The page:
Presentation ISFM Ronner Franke vd Brand de Wolf Giller

Report
Sustainable intensification of farming
systems through legume technologies:
Lessons learnt for expansion of N2Africa
to new countries
Esther Ronner1, Linus C. Franke1, Greta J. van
den Brand1, Judith J. de Wolf2, Ken E. Giller1
1 Wageningen
University; 2 CIAT Zimbabwe
Putting nitrogen fixation to work for smallholder farmers in Africa
Outline
• Introduction
• Lessons learnt and new approaches:
– From proof of concept to understanding variability
– Tailoring of technologies to farm types
– Dissemination approaches
• Conclusions
Putting nitrogen fixation to work for smallholder farmers in Africa
Introduction – The N2Africa project
• ‘Putting nitrogen fixation to work for
smallholder farmers growing legume
crops in Africa’
• Focus on cowpea, soybean, common
bean and groundnut
• Funds: Bill & Melinda Gates Foundation
and Howard G. Buffet Foundation
• Led by Wageningen University; main
partners IITA and CIAT-TSBF
• Originally eight countries in 2009
• Extension to Ethiopia, Tanzania, Uganda,
Liberia, Sierra Leone and DR Congo
Introduction – New countries, new approach?
‘Development to research’
Research
M&E
D&D
• Dissemination and delivery
are the core
• Monitoring & evaluation
provides the learning
• Research analyses
and feeds back
From proof of concept... (1)
• Hypothesis in N2Africa: BNF and
legume yields determined by
interaction of:
(GL x GR) x E x M
• Detailed agronomy trials
in limited number of sites
to test this concept
From proof of concept... (2)
Soybean grain yield (kg/ha)
2000
- inoc
+ inoc
1500
1000
500
0
Soybean input trial (TGx1740-2F); Nyanza, Western Kenya; long rains 2011
(F. Baijukya + team)
From proof of concept... (3)
Soybean input trial; Murehwa, Zimbabwe, season 2010/2011
(T. Mombeyarara + team)
... to understanding variability (1)
• In first year already proof of valuable concept
• But with testing technologies at scale in farmers
fields: huge variability.
• New questions: how to explain this variability?
• More emphasis on analysis of simple, non-replicated
demonstration trials under farmers’ management
... to understanding variability (2)
Control
+ inoculation
+ P-fertilizer
+ P-fert + inoc.
... to understanding variability (3)
Ghana, 2011
… to understanding variability (4)
Time of planting
Soybean
Groundnut
Cowpea
< 15 July
1899
1403
731
July 15-31
1561
1015
2040
935
876
1126
August
Soybean yield category
Time between inoculation and planting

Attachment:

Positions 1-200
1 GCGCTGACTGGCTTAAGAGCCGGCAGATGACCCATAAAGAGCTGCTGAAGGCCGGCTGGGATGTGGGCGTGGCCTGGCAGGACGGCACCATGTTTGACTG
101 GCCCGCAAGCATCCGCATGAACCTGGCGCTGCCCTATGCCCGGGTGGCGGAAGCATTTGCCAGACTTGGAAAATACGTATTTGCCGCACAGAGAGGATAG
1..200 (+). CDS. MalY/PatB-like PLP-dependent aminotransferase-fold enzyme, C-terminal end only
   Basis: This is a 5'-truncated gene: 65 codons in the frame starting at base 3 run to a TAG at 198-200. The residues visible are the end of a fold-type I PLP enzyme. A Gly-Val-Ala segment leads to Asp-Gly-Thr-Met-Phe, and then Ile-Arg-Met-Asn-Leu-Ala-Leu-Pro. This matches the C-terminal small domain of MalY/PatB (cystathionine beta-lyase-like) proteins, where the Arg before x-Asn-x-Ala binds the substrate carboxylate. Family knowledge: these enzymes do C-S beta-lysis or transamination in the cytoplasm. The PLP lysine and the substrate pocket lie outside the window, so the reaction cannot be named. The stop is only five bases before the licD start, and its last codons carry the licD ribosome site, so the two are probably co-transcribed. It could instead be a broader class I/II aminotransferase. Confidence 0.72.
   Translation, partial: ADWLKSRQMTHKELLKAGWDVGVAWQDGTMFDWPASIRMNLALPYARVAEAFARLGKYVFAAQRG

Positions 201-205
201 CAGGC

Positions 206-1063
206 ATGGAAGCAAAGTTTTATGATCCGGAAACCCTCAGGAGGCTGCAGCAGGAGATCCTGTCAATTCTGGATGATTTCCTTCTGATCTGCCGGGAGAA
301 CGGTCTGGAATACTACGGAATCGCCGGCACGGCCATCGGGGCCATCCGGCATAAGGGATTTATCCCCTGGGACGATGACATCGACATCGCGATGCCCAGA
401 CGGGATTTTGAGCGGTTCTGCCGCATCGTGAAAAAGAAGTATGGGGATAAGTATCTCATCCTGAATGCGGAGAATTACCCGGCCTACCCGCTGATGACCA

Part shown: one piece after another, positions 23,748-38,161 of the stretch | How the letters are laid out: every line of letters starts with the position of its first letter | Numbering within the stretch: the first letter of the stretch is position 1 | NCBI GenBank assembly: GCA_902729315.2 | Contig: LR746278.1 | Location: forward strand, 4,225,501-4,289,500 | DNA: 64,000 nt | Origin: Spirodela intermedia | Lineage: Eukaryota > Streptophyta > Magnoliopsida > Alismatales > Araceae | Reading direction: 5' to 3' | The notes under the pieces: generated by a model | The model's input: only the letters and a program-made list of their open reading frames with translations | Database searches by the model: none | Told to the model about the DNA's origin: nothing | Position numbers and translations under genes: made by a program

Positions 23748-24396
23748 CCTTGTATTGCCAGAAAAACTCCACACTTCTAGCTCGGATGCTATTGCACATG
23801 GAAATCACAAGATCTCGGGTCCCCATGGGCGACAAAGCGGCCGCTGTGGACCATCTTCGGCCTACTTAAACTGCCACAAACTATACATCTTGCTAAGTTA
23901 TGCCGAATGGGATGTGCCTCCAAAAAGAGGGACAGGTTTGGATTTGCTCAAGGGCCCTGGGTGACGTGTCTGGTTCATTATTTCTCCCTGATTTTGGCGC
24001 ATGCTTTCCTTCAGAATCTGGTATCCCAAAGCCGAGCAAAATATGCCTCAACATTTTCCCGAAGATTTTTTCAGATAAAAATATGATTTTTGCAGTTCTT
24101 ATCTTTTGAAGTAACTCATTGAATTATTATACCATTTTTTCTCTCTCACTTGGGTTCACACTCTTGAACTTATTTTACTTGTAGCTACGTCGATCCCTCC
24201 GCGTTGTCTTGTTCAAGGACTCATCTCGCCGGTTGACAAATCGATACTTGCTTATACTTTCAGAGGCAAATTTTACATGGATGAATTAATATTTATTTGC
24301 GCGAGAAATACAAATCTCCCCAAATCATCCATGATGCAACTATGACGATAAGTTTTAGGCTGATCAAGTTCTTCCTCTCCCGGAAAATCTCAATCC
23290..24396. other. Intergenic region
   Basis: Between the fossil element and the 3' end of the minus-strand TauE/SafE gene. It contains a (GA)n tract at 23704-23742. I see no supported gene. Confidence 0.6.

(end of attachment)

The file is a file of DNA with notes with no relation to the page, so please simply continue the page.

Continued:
0-500 kg
58 h
>500 kg
18 h
Groundnut yield category
Farm size (ha)
TLU
% female
0-500 kg
6.3
3.6
9.1
500-1000 kg
4.4
2.0
18.2
1000-1500 kg
3.9
2.6
25.0
>1500 kg
2.7
4.8
60.8
Targeting of technologies to farm types (1)
• Factors influencing adoption:
– Not only high crop yields
– Need to fit within farming system (labour availability, tradeoff other crops)
• Need for ‘tailoring of technologies’
– Per agro-ecological zone
– Per region
– Per farm type
Targeting of technologies to farm types (2)
Country
Kenya
Rwanda
Nigeria
Malawi
Cereal Groundnut
Maize-bush bean
Soybean Climbing beans
intercrop
Grain yield (t/ha)
2,44
2,89
LUE (kg/h)
1,18
1,22
Grain yield (t/ha)
1,60
1,72
LUE (kg/h)
0,55
0,57
Grain yield (t/ha)
4,48
1,95
1,83
LUE (kg/h)
6,40
2,13
3,21
Grain yield (t/ha)
2,45
1,24
LUE (kg/h)
2,00
0,78
LUE = labour use efficiency
Targeting of technologies to farm types (2)
Country
Kenya
Rwanda
Nigeria
Malawi
Cereal Groundnut
Maize-bush bean
Soybean Climbing beans
intercrop
Grain yield (t/ha)
2,44
2,89
LUE (kg/h)
1,18
1,22
Grain yield (t/ha)
1,60
1,72
LUE (kg/h)
0,55
0,57
Grain yield (t/ha)
4,48
1,95
1,83
LUE (kg/h)
6,40
2,13
3,21
Grain yield (t/ha)
2,45
1,24
LUE (kg/h)
2,00
0,78
LUE = labour use efficiency
Targeting of technologies to farm types (2)
Country
Kenya
Rwanda
Nigeria
Malawi
Cereal Groundnut
Maize-bush bean
Soybean Climbing beans
intercrop
Grain yield (t/ha)
2,44
2,89
LUE (kg/h)
1,18
1,22
Grain yield (t/ha)
1,60
1,72
LUE (kg/h)
0,55
0,57
Grain yield (t/ha)
4,48
1,95
1,83
LUE (kg/h)
6,40
2,13
3,21
Grain yield (t/ha)
2,45
1,24
LUE (kg/h)
2,00
0,78
LUE = labour use efficiency
Dissemination approaches
• Great diversity in opportunities legumes demands
diversity in dissemination approaches
• From uniform lead farmer – satellite farmer
approach to dissemination approaches as part of
research question
• Work along partners in input/ output markets; enable
access to inoculants
Conclusions
• More emphasis on understanding variability yields in
farmers’ fields – start with demonstration trials at
scale; detailed agronomy trials for specific issues
• Start with characterization of farming systems and
farm types – ex ante impact assessment of how
legumes fit best within a particular farming system
• Adjust dissemination approaches, seed systems and
extension messages accordingly
For updates see
www.N2Africa.org
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